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ORNL Mentor Profile: Roger Kisner

ORNL researcher sees mentor process come full circle


ORNL Mentor Roger Kisner

Oak Ridge National Laboratory’s Roger Kisner enjoys sharing his knowledge with young engineers and scientists. He serves as a mentor for students in various Oak Ridge Institute for Science and Education research programs.

WWith nearly five years of experience mentoring students at Oak Ridge National Laboratory, Roger Kisner has advised many young scientists and learned a thing or two from them.

Kisner is a Distinguished R&D Staff member and Distinguished Inventor in the electrical and electronics systems research division. He regularly hosts students in educational programs administered by the Oak Ridge Institute for Science and Education (ORISE).

“I want to help young engineers and scientists develop their skills,” Kisner said. “I have worked in both theoretical research and practical development of products sufficient to have a few insights that might be important to a young person just starting in science and engineering.”

Kisner’s research involves identifying new methods to measure physical phenomena and designing sensors and systems to take advantage of those methods. These new technological developments allow measurement of physical parameters that may not have been possible previously.

He often finds himself involved in a dozen separate projects. His participation ranges from consulting to working hands on to managing the project.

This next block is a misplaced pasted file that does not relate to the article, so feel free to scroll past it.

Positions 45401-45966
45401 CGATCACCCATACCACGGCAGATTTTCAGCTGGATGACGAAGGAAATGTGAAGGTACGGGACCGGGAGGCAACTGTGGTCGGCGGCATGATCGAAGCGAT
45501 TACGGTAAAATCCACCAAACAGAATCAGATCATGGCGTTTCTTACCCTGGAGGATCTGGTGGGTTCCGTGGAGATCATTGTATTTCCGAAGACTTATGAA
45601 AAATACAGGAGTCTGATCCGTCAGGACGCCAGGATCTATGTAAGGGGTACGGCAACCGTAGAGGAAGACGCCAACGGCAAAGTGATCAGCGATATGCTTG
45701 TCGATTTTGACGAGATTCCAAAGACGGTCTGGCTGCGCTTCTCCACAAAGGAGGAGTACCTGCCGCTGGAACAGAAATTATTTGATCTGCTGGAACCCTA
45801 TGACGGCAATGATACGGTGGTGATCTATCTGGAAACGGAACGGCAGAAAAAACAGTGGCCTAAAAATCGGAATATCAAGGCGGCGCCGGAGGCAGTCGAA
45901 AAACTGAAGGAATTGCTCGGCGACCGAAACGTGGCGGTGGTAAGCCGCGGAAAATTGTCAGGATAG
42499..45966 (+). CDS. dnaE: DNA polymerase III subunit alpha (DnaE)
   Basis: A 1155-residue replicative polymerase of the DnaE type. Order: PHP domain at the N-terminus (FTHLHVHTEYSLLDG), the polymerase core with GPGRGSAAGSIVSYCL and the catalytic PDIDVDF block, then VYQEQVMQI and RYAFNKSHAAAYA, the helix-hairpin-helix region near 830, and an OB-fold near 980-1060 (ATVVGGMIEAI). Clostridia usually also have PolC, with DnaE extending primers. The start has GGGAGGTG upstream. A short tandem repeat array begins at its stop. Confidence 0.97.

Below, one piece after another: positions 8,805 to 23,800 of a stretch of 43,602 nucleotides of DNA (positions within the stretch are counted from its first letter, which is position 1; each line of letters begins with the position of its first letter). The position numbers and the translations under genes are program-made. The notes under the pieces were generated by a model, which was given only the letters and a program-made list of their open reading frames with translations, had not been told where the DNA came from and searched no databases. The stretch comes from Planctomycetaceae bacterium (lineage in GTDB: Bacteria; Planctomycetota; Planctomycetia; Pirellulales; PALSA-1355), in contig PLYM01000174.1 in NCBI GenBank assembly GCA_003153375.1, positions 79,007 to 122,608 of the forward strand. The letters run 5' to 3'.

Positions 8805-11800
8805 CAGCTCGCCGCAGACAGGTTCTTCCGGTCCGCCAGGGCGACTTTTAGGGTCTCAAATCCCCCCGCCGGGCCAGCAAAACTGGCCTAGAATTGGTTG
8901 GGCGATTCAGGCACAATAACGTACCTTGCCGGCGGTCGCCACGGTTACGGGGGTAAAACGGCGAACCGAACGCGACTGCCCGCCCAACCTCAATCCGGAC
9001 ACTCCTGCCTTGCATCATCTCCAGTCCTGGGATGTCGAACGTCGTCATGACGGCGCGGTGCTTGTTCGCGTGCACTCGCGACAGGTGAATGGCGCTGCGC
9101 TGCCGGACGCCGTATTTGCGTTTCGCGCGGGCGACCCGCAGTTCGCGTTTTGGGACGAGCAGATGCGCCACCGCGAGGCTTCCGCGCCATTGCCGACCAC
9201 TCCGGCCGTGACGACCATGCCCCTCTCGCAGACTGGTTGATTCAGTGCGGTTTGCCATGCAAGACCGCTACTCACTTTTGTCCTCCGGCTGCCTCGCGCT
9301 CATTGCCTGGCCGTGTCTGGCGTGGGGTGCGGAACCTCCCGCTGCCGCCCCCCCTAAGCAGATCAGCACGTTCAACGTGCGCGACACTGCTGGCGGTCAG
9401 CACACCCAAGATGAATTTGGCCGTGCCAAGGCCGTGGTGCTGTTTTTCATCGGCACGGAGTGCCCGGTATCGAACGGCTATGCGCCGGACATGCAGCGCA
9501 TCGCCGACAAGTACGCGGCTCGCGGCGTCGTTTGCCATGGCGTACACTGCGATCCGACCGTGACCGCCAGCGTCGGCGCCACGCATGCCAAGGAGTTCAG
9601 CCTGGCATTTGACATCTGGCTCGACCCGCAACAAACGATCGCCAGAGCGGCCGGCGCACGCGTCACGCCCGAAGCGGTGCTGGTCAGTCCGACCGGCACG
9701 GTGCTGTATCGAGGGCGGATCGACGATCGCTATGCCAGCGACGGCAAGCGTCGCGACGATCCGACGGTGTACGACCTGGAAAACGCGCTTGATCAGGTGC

“Each day is different. I tell people that no two days are the same,” Kisner said. “I sometimes try to close my door and concentrate on inventing a new solution to a pernicious problem.”

Kisner enjoys witnessing the mentoring process come full circle. He noted the internship of Christi Johnson, a student who entered the Science Undergraduate Laboratory Internship program under his guidance after receiving an undergraduate degree in physics.

“During Christi’s time as an intern, she determined the direction she wanted to go academically and developed a strong work ethic as well,” Kisner said. “Now we have hired Christi, and she is pursuing a master’s degree in electrical engineering. Christi, in turn, has become a mentor to many students.”

At the end of the day, Kisner celebrates when students reach a new discovery or understanding after struggling with a particular concept. Whether he is guiding the students or the students are sharing new information, Kisner considers the process to be worthwhile.

The Oak Ridge Institute for Science and Education is managed by ORAU for the U.S. Department of Energy (DOE).